I need examples to understand?????? - Posted by Mike(Maine)

Posted by Kelvan on April 29, 2000 at 23:32:38:

I just bought an 8-unit building in the PHX Metro area and ended up with cash at closing. We found a private mortgage to cover the first 60% (@ 12.5% interest) and the owner carried the other 40% on a second (@ 8% interest). Both notes have balloons due in five years. I gave the owner full price (which amazed him, because one unit is vacant, but he’s an out of state owner so it’s tougher for him to manage than me). The contract we signed gave me all the deposits ($1400) and 27 days of pro-rated rents (almost $2000). There were some other concessions in the contract as well for deferred maintenance. The bottom line is, he’s been milking this property for 10 years and got to keep over $80,000 of the cash from the first. (The key here was, he had lots of equity, so getting a full price offer and then crediting it back to me at close still FELT like a full-price offer to him, which is equity he didn’t really earn.) P.S. Even with the one vacant unit, I have $185 positive cash flow each month. I haven’t read LeGrand’s stuff (yet), but in creative real estate, there’s definitely more than one way to skin a cat.

Keep at it, everybody. The circumstances are what really make these deals fly.


I need examples to understand??? - Posted by Mike(Maine)

Posted by Mike(Maine) on April 25, 2000 at 08:23:01:

Hey everyone,
I own Carlton Sheets video on getting cash back at closing but I still do not understand the concept. Could someone please give me an example where that opportunity comes along and how to aproach the seller(realtor). Also, how do I determine the amount I could receive? Do I need any specific qualifications? Is this method a common thing or something that comes along once in a blue moon?

Re: I need examples to understand??? - Posted by Clay Catoe

Posted by Clay Catoe on April 28, 2000 at 20:57:48:

I don’t think most lenders will allow a borrower to get cash back at closing. However I have used a credit union and was able to get rehab money. The amount was baised on contractor estiments, and the cost was much lower. The difference like was profit to me.

The way I see it… - Posted by SteveA

Posted by SteveA on April 27, 2000 at 12:16:40:

I’m no expert, but I’ve been studying for several months and have begun making offers. The way I understand it though is getting money back at closing is simply taking a bite of your equity up front.
You find a home with a FMV of $100,000.
You get a contract on it for $75,000 (because you’re an awesome negotiator!)
You get a loan of 80% LTV of $80,000, buy the house, and keep $5,000 at closing.

Now, if you had only borrowed $75,000, you’d have $25,000 in equity (on paper). By borrowing more, you simply take a chunk of that equity up front. While you do have $5,000 in your pocket, you now only have $20,000 in equity on the property (again, on paper). That’s nice to get, but you will be paying interest on that money because you borrowed more than the price of the home. It’s just like getting an 8% loan if you go through a traditional lender. Much more through hard money lenders.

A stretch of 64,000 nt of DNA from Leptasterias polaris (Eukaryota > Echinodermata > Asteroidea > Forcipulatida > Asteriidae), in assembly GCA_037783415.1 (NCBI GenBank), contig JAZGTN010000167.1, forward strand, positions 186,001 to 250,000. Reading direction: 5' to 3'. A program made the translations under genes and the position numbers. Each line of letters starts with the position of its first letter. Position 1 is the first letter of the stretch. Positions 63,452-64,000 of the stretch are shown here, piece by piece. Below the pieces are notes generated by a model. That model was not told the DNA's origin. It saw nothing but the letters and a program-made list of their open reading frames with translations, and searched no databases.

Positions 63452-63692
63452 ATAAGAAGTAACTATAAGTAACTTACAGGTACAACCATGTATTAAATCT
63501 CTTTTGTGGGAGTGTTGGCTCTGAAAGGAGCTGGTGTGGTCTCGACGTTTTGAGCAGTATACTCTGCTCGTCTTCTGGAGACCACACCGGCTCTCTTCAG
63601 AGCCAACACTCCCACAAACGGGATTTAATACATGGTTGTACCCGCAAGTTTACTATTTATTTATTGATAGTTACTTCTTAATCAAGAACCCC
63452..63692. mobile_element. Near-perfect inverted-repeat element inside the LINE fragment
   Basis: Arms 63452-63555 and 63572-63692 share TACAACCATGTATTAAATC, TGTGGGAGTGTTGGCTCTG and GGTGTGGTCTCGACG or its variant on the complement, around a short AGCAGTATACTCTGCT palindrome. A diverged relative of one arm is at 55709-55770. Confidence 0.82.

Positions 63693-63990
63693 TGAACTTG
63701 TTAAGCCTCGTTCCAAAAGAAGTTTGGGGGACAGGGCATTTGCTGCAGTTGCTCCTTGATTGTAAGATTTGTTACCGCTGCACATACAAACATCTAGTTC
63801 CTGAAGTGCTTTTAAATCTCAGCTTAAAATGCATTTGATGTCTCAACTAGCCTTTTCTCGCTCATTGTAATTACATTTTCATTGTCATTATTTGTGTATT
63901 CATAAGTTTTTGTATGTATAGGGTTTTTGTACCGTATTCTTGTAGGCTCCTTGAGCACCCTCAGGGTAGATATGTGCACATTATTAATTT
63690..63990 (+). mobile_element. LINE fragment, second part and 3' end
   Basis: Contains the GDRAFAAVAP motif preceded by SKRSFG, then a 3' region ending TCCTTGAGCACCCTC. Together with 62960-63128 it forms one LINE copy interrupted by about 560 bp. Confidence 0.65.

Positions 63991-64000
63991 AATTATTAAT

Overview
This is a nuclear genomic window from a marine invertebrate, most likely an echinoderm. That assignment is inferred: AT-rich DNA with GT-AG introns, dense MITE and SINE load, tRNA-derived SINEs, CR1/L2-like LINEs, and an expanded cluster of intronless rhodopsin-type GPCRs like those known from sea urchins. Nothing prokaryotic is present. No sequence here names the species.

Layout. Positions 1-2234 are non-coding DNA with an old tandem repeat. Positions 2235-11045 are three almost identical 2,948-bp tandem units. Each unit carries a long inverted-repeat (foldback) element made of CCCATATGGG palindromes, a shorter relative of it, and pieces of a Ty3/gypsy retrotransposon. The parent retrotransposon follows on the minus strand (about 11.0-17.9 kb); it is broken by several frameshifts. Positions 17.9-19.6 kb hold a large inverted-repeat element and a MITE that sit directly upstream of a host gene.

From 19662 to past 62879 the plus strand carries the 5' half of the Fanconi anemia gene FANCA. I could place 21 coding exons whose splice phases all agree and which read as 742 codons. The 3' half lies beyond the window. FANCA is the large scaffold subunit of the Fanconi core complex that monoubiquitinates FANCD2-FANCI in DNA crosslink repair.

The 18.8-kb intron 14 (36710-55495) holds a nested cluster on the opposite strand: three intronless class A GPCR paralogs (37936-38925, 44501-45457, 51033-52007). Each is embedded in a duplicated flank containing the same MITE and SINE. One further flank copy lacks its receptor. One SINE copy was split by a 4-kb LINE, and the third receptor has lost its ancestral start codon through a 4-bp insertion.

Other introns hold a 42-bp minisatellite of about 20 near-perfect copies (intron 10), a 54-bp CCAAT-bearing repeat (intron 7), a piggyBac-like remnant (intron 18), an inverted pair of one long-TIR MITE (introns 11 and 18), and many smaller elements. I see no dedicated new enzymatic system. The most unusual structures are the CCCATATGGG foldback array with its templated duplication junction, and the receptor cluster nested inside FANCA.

Am I right?

Re: I need examples to understand??? - Posted by Zee, of PA

Posted by Zee, of PA on April 26, 2000 at 01:30:49:

Thanks for asking this. You took the the puzzling thoughts right out of my head!

Re: The way I see it… - Posted by Craig

Posted by Craig on April 30, 2000 at 01:41:01:

The only problem with your scenario, is that nowadays most lenders aren’t making loans that way.

They lend based off the lower of the purchase price or appraised value. So in your scenario even though the property may be worth $100k and you are buying for $75k the lender is going to base his loan off of your purchase price. So if they’ll make an 80% LTV loan to you, you will only get $60k. You will have to make a 10% down payment in most cases unless it’s owner occupied and you will have to have the seller carry a 2nd for the remainder. The lender may allow the 2nd, and maybe the seller will forgive it down the road. It’s a tough thing to pull cash out at closing these days unless you’re getting it from escrowed taxes or seller repair concessions sometimes. Otherwise you have to wait 6 months to a year to refinance to get any cash for that equity.

You guys are reading outdated material! - Posted by Celeste M

Posted by Celeste M on April 26, 2000 at 06:22:38:

Carleton gives good advise if it were 1977 or somewhere in that era , but we are in the 2000 era!
Invest in Ron LeGrands “3 MODS”. They are only $997.00 and can be purchased online right on this site.
Study it for a day and you questions wiill be answered so clearly!
Help me out here readers (Am I right?)
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